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South Side and the Monongahela Valley

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Pittsburgh's South Side, occupying an extensive floodplain on the south bank of the Monongahela River across from the Golden Triangle, offers a completely different visual experience from the glitz of the downtown skyline or the flashy new sports stadia and office parks of Pittsburgh's North Side on the opposite bank of the Allegheny River.

An old Revolutionary-era farm turned workhouse, South Side was first named Birmingham, in the obvious hope that industry would flourish here as it had in Birmingham, England. The town was settled around 1810, and reached its peak population of some 45,000 around World War I. By then, E. Carson Street, its main spine, stretched for almost two miles with a continuous line of stores and apartments. Today, broken in only a few spots, E. Carson remains a fascinating thorough-fare. Streets could be laid in a more regimented manner over this floodplain than in most of Pittsburgh, which made it the most cohesive of the city's neighborhoods. This physical cohesion was then augmented by ethnic links (first Germans, then Poles, then immigrants from eastern and southern Europe) and an expressive architectural and visual collectivity.

The attraction of South Side was work, in a multitude of jobs in its glassworks, ironworks, foundries, and crucibles (critical components of iron making), that may be the perfect metaphor for this district of modest houses and ethnic churches and clubs. The Jones and Laughlin (J&L) steelworks was the biggest draw. Everything east of the Birmingham Bridge and the entire opposite shore from the Birmingham to the Glenwood bridges was occupied by J&L sheds and blast furnaces until the mid-1980s, when the economy and steelmaking fortunes changed.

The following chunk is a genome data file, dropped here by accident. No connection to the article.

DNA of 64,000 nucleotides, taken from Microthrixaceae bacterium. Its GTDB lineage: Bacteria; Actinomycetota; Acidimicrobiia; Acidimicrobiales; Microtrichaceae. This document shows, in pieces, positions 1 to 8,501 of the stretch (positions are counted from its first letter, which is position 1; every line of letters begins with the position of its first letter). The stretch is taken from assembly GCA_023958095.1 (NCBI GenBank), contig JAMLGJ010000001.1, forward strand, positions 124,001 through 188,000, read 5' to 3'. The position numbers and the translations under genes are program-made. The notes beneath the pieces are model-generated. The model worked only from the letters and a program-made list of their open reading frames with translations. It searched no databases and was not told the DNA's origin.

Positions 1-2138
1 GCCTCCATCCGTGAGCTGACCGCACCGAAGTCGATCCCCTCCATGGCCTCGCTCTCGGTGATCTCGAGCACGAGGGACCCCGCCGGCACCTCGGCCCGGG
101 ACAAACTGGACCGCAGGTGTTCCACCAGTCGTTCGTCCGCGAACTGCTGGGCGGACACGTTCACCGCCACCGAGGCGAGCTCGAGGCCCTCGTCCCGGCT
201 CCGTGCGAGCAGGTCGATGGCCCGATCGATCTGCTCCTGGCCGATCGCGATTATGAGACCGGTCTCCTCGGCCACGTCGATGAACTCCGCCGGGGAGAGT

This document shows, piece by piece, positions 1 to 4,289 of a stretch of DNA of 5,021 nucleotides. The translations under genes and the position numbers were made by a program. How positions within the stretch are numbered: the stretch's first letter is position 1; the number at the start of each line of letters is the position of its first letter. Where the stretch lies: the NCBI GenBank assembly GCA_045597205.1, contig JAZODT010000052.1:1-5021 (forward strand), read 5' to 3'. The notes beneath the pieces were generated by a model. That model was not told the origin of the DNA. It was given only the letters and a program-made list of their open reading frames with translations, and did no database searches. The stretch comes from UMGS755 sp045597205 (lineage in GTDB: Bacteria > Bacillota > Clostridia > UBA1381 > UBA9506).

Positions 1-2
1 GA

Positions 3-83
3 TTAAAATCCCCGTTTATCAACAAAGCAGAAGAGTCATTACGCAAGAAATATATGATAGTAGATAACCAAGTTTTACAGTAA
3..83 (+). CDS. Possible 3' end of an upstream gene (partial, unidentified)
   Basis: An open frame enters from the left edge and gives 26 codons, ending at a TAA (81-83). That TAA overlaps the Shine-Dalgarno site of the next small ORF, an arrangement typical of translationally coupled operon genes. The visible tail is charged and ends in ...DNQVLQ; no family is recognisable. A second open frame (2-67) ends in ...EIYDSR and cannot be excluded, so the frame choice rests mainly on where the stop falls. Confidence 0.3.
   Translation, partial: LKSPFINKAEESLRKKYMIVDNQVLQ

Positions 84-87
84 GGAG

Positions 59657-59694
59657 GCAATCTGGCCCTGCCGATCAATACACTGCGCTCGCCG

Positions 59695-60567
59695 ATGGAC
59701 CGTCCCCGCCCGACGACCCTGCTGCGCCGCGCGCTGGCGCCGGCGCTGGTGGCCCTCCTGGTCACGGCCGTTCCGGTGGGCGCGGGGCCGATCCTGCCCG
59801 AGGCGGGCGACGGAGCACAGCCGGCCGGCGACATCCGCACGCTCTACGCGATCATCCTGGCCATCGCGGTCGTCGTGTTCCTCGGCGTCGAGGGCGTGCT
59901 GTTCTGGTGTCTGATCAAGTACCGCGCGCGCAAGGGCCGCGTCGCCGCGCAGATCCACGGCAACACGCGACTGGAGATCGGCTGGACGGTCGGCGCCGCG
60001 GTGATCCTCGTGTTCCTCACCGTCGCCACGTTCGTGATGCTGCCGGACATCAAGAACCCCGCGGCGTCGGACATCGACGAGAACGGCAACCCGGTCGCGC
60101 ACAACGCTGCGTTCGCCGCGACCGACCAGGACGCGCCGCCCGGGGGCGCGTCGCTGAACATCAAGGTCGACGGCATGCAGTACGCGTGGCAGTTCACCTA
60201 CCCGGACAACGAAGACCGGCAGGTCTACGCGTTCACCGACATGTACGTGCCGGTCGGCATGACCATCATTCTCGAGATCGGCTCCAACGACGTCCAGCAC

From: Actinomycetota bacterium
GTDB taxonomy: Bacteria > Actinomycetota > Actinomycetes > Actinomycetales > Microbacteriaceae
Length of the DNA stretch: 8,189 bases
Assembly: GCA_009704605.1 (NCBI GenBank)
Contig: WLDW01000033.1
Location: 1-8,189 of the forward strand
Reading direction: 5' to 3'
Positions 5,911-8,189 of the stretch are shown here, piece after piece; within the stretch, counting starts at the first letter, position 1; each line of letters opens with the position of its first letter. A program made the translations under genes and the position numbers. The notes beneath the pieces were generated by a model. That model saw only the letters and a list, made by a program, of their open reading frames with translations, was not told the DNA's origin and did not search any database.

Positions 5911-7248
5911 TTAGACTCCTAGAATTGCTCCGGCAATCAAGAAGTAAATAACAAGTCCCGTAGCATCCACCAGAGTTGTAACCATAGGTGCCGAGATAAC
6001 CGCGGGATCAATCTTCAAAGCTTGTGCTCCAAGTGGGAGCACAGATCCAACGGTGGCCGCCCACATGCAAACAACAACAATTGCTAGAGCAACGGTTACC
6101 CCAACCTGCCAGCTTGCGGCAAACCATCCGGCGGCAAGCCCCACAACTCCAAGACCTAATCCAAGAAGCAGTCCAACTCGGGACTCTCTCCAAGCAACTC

A mill district such as South Side was effectively a company town that was devastated by the closing of the glasshouses and steelworks; by the 1980s and 1990s, its population had dropped to slightly more than 10,000, compared to double that in World War II. An eventual economic upturn came in the 1990s, not from any revival of industry but from the South Side's hundreds of lively nineteenth-century storefronts. Bars turned into gourmet restaurants, and mom-and-pop food shops resurfaced as antique stores, clothing boutiques, and nightclubs. Up on the slopes, there was a parallel move to rehab the wooden workers' homes into affordable housing for singles and young families. Today, South Side's economic troubles are not entirely behind it, but it has emerged as the undisputed entertainment center of Pittsburgh, and moved from just preserving its architecture to expanding it in vigorous new housing by the river and office and retail complexes at both ends of the restored Hot Metal Bridge (see AL44).

South Side was always a microcosm of the Monongahela River valley. Its rise foretold the later expansion of mill towns upriver, such as Homestead, Braddock, Duquesne, McKeesport, and Turtle Creek. Similarly, its fall announced their eventual fall, too, as metals processing was outsourced from Pittsburgh overseas. Those were the true company towns, and they lack South Side's diversification and nearness to the metropolis. Here and there one sees revitalization, particularly in historic preservation, but the new dawn for all of the Monongahela Valley mill towns remains elusive.

Writing Credits

Lu Donnelly et al.

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